Beautifully illustrated Knave of Hearts

by Liz on August 6, 2013 · Art of the book

Knave of Hearts by Maxfield Parrish

To the truly dedicated lover of art, the works of Maxfield Parrish rank at a culminating pinnacle. Indeed, to fix one’s gaze on Parrish’s wondrous illustrations is to escape into a magical world of whimsy, charm, and, as is characteristic of Parrish’s works, a delightful dash of humor. It should come as no surprise then, that art lovers and rare book lovers alike deem Louise Saunders’ fable Knave of Hearts as the truest and most poignant depiction of Parrish’s incredible capability as an artist and illustrator.  

    The collaboration of Saunders’ impeccable literary talent and Parrish’s artistic genius fuse together to create a mesmerizingly kaleidoscopic look at one of the most underrated characters in Lewis Carroll’s Alice’s Adventures in Wonderland: The Knave of Hearts. Through Parrish’s lively illustrations and Saunders’ melodic text, readers are enchantingly encapsulated into an addendum of the much beloved world of Wonderland with some quirky and humorous twists.

    One need only open to the first page of Knave of Hearts to be delighted and transfixed with Parrish’s illustrations, which seem to be set in motion. Instantly the reader is transported to the very heart of the spine thrilling and trepidating action of court life in the King and Queen of Heart’s realm. Even at a quick glance the reader is swiftly acquainted with the immense sense of fear, urgency and question which prevails within the castle, while simultaneously exploring the lush and rolling landscape of Wonderland, which sets an ameliorative backdrop to the horror and trauma which resonates from the King and Queen’s domain.

    So astounding are Parrish’s artistic works, that there is now an acclaimed exhibit at the National Museum of American Illustration in Newport, Rhode Island, which depicts his resplendent illustrated works. Indeed, according to the website, visitors have come from far and wide to view the collection of Parrish’s works, coming from as far as China, the United Kingdom, Italy, the Czech Republic, Sweden and South Korea.

    While it may seem surprising that individuals from so many distant lands opted to make the pilgrimage to the museum, Parrish’s incredible works deem the trek well worthwhile. In fact, Parrish put so much effort into his works that he took three years simply to create the illustrations for Knave of Hearts. With only the most precise and articulate brushstrokes, Parrish slowly created the twenty-six illustrated masterpieces which the fable consists of, and even constructed an intricate castle replica, to use as a muse for his illustrations of the castle of the King and Queen of Hearts. Moreover, Parrish brought a personal touch to the illustrations by incorporating household items from his own home onto the pages.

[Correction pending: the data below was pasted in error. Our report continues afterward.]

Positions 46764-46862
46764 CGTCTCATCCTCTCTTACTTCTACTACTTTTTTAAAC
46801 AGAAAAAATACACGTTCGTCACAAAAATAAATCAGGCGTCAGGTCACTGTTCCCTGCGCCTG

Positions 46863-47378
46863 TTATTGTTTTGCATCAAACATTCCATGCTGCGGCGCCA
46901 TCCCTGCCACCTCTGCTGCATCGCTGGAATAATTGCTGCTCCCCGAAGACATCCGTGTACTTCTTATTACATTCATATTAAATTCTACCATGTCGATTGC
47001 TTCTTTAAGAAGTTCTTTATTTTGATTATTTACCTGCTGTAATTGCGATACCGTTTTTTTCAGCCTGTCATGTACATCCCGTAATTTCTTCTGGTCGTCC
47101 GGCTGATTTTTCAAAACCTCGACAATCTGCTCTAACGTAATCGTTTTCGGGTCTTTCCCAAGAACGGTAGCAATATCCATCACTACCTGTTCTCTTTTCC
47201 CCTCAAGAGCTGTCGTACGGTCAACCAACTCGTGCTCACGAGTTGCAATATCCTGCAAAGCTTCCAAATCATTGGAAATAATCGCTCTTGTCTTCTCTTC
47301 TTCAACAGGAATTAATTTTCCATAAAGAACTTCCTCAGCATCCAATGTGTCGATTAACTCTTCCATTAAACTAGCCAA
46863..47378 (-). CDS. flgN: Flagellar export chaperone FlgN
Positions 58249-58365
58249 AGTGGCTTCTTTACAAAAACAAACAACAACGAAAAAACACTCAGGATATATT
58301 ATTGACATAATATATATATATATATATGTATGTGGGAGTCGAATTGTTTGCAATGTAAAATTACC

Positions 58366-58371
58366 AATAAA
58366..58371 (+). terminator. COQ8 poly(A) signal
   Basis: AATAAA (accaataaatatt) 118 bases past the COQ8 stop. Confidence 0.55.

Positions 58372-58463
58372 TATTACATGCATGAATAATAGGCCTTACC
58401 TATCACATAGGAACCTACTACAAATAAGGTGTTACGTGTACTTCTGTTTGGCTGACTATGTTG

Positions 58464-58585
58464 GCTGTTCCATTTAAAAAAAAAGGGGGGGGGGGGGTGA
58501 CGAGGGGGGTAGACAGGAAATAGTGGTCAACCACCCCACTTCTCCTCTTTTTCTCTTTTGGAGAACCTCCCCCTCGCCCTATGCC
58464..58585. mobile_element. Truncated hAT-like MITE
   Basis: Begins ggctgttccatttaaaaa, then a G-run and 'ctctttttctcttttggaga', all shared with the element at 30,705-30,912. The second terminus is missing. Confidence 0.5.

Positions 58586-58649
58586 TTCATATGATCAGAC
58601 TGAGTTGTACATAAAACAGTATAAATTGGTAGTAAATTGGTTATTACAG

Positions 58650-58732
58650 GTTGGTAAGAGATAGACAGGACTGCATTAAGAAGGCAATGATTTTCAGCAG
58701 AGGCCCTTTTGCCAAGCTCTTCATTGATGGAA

When it came to creating his wonderful illustrations for Knave of Hearts, nothing was too pretentious or costly for Parrish. When it was published in 1925, Knave of Hearts was printed on costly, heavily coated paper, and the bright illustrations were of the highest reproduction quality available, casting the illusion that they were indeed the original works. The first edition was issued in 1925 by Charles Scribner’s Sons, as a softcover which was spiral bound, as well as a hardcover without a dust jacket. Pricing varies between the two formats, as well as the condition which they are in. On average a good copy costs around $1,000 with finer copies priced at much higher amounts. While still a bit costly, it is truly the entrance to a world of intricate whimsy, delight, exquisite illustration and transportative verse.

Knave of Hearts title page

 Knave of Hearts Lady Violetta 
About the author

Partner, rare book dealer. Sekkes Consultants.

{ 2 comments… read them below or add one }

Scott Carmody March 5, 2023 at 3:18 pm

The spiral bound edition was apparently printed sometime in the 1930s by a different publisher and was not contemporary with the original 1925 Scribner’s edition.


Marlin Ellis November 10, 2018 at 1:41 am

The 1925 first edition hardcover was issued with a glassine dust jacket in a two-piece black paper covered box with a gold printed label on the lid.


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